Gun rights and abortion rights are in "many ways alike" because they are both constitutional rulings that limit the power of the states, Harvard Law professor emeritus Alan Dershowitz told Newsmax Saturday.
"There has been a constitutional decision, so they've both been constitutionalized, whether you like it or not," Dershowitz told show host Carl Higbie on Newsmax's "Saturday Report." "It's interesting that people on the right who support widespread gun rights don't want to see restrictions, but people on the other side don't want to see restrictions on abortion.
His comments come after discussions on whether he thinks the Supreme Court will eventually overrule the Roe v. Wade abortion decision, and during talks about his opinions about a lawsuit from retailers in Connecticut who say a recent update to a statewide computer system is unduly delaying the sales of guns.
"I think that in Connecticut, probably the Supreme Court if they take the case will say (they have) gone too far in restricting gun rights," said Dershowitz on the case going in that state.
The Connecticut Citizens Defense League, which filed a lawsuit in 2020 after the state used the COVID pandemic to stop fingerprinting for gun sales, is back with a new lawsuit over gun sales, reports Hartford, Conn., CBS affiliate WFSB. A judge ordered that fingerprinting be immediately resumed, and the CCDL has returned to court over two new systems.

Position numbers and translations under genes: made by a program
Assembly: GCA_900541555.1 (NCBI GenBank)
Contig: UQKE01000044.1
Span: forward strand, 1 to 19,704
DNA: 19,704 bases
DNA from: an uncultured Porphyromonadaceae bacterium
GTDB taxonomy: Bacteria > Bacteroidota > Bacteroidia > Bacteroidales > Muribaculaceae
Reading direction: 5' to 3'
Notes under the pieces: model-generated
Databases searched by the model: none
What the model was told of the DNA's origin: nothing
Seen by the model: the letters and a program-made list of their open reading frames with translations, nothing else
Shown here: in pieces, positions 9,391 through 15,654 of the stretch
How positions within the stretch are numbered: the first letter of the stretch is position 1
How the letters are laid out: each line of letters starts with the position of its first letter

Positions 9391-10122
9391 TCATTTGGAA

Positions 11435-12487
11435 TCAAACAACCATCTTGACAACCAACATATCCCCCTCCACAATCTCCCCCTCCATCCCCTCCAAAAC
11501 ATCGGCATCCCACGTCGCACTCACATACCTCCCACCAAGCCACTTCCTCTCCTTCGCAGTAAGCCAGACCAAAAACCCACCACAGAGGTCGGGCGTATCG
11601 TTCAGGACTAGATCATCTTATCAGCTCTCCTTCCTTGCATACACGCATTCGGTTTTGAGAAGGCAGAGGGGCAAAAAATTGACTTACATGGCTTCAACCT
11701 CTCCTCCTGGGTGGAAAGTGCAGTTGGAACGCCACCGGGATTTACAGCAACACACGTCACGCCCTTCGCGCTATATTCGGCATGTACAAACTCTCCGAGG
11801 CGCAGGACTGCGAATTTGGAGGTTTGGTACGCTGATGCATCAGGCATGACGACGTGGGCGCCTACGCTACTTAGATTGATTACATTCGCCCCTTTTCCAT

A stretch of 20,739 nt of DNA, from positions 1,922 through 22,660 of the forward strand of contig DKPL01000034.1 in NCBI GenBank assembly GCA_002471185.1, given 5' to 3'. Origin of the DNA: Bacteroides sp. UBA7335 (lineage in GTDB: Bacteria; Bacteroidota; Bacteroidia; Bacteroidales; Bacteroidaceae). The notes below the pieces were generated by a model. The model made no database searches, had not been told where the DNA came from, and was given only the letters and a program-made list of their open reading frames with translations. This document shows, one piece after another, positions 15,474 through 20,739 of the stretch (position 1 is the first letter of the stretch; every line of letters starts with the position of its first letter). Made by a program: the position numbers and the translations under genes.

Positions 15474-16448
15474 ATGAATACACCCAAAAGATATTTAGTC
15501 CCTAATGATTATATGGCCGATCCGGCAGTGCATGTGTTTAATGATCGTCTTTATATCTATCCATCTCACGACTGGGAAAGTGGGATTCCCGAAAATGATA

The group says a new fingerprinting system isn't working because local police departments are having problems with the software and have not been trained on it. Another new rule requires retailers to call the state to get approval before selling a weapon, but the sellers say the call-in system is constantly offline.
"I think the court will uphold background checks, but background checks are being used to stop people from exercising their constitutional right to buy the guns," said Dershowitz.
"That's the problem. The state won't even do a background check and they can't sell the guns. It would be like the state saying you have to have an ID for voting and then refusing to give out IDs. If you're going to impose a restriction on a right, you have to make it easy to avoid that restriction. You cannot use the restriction as a way of undermining the right itself. That would be true of guns. That would be true of voting. That would be true of abortion."
Meanwhile, when it comes to abortion, Dershowitz said the Supreme Court does not have five votes to overturn Roe V. Wade, and he reiterated that he doesn't think Republicans will want that to happen anyway.
"I'm not saying that the political considerations will come into play, but Roe v Wade has been a godsend for the Republican Party," said Dershowitz. "If abortion returns and becomes a political issue, the vast majority of Americans support a woman's right to choose, and so it will be the death knell for the current Republican Party."
He added that he thinks there will be some "chipping away at the edges" of the landmark 1973 ruling, but it won't be overturned.
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